RATIFYING the US Constitution’s 24th amendment was a crucial movement for US citizens.
On January 23, 1964, the US passed the 24th Amendment.
What is The 24th Amendment?
First proposed by Congress on August 27, 1962, the 24th amendment became part of the Constitution when South Dakota ratified it.
This amendment was passed to give US citizens the right to vote in a national election without paying a fee.
In the past, citizens had to pay a fee, or a poll tax in elections for federal officials.
President Lyndon Johnson said, "There can be no one too poor to vote," at the ceremony in 1964 formalizing the new amendment addition.
What does the US Constitution say?
Section one of the US Constitution states, “The right of citizens of the United States to vote in any primary or other election for President or Vice President, for electors for President or Vice President, or for Senator or Representative in Congress, shall not be denied or abridged by the United States or any State by reason of failure to pay poll tax or other tax.”
Section two states, “The Congress shall have power to enforce this article by appropriate legislation.”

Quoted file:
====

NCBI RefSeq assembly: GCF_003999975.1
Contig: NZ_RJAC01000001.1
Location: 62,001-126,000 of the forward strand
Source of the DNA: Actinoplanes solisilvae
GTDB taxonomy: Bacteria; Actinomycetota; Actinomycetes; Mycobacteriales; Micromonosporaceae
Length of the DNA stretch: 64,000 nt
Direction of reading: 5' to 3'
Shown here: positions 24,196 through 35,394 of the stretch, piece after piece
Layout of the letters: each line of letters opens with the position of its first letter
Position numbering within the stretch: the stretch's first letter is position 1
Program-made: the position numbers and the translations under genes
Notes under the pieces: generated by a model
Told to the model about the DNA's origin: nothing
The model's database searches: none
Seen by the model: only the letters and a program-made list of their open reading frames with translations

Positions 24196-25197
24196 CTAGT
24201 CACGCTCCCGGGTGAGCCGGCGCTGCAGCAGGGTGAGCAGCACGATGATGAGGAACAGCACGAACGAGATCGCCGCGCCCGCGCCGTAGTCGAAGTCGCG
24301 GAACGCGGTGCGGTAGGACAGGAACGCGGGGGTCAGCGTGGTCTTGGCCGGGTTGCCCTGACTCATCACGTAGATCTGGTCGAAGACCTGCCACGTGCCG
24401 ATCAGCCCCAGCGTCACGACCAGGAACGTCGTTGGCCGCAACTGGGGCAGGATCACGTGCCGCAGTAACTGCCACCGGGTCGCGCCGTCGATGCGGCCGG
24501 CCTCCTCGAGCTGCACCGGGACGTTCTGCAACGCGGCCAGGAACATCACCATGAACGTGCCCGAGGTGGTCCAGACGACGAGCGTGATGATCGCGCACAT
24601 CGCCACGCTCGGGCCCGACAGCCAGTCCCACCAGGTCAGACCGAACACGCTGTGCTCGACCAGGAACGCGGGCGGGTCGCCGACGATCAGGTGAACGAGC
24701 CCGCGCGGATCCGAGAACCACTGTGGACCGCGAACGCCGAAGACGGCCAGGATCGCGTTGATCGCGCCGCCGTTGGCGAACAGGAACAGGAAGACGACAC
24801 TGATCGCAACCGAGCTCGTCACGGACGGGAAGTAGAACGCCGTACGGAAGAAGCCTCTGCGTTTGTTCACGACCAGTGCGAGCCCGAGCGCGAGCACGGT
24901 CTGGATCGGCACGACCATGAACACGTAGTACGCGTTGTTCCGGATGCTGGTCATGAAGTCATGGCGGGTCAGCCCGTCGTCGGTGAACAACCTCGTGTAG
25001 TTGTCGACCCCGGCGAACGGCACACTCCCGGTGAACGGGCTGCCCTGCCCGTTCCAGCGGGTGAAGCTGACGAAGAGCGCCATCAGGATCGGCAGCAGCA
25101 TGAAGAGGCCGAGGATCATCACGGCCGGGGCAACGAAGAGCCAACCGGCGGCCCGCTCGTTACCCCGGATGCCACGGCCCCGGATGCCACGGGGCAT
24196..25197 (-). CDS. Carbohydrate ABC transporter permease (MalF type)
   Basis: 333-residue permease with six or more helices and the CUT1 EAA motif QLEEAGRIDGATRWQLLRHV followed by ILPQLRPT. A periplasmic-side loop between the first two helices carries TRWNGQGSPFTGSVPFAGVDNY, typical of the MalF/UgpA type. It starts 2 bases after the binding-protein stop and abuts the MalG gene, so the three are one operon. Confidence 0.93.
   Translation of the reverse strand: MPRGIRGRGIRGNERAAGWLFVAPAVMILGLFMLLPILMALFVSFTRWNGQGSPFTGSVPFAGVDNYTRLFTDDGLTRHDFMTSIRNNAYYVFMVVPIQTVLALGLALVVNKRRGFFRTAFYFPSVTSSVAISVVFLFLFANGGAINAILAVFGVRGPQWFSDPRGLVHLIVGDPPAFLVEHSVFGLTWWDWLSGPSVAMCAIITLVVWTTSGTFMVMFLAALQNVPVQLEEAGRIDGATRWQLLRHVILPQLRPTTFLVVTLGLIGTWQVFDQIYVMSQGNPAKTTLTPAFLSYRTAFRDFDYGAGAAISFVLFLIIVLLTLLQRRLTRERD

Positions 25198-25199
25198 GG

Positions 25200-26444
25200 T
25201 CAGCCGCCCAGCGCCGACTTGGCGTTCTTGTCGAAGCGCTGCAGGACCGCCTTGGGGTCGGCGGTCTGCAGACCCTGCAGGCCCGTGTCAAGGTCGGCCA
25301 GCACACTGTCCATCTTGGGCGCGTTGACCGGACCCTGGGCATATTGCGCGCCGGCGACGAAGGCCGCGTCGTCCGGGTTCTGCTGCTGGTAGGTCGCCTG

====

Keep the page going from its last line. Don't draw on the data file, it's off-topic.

What are poll taxes?
The US Constitution was ratified on June 21, 1788.
Some states required a fee in order to vote, which prevented many poor people from participating in their right to vote.
Many states then decided to limit the right to vote to those who owned property because property owners would likely be most interested in politics and be most affected by election results.
After the property requirement phase ended, the poll tax fee was put in place instead because it expanded voting rights for the most part.
When the property requirements and poll taxes were dropped, all white male citizens were given the right to vote.
When the fifteenth amendment was passed, all men regardless of race and color were able to vote.
Finally, when the 24th amendment was passed, poll taxes were banned and everyone could vote.
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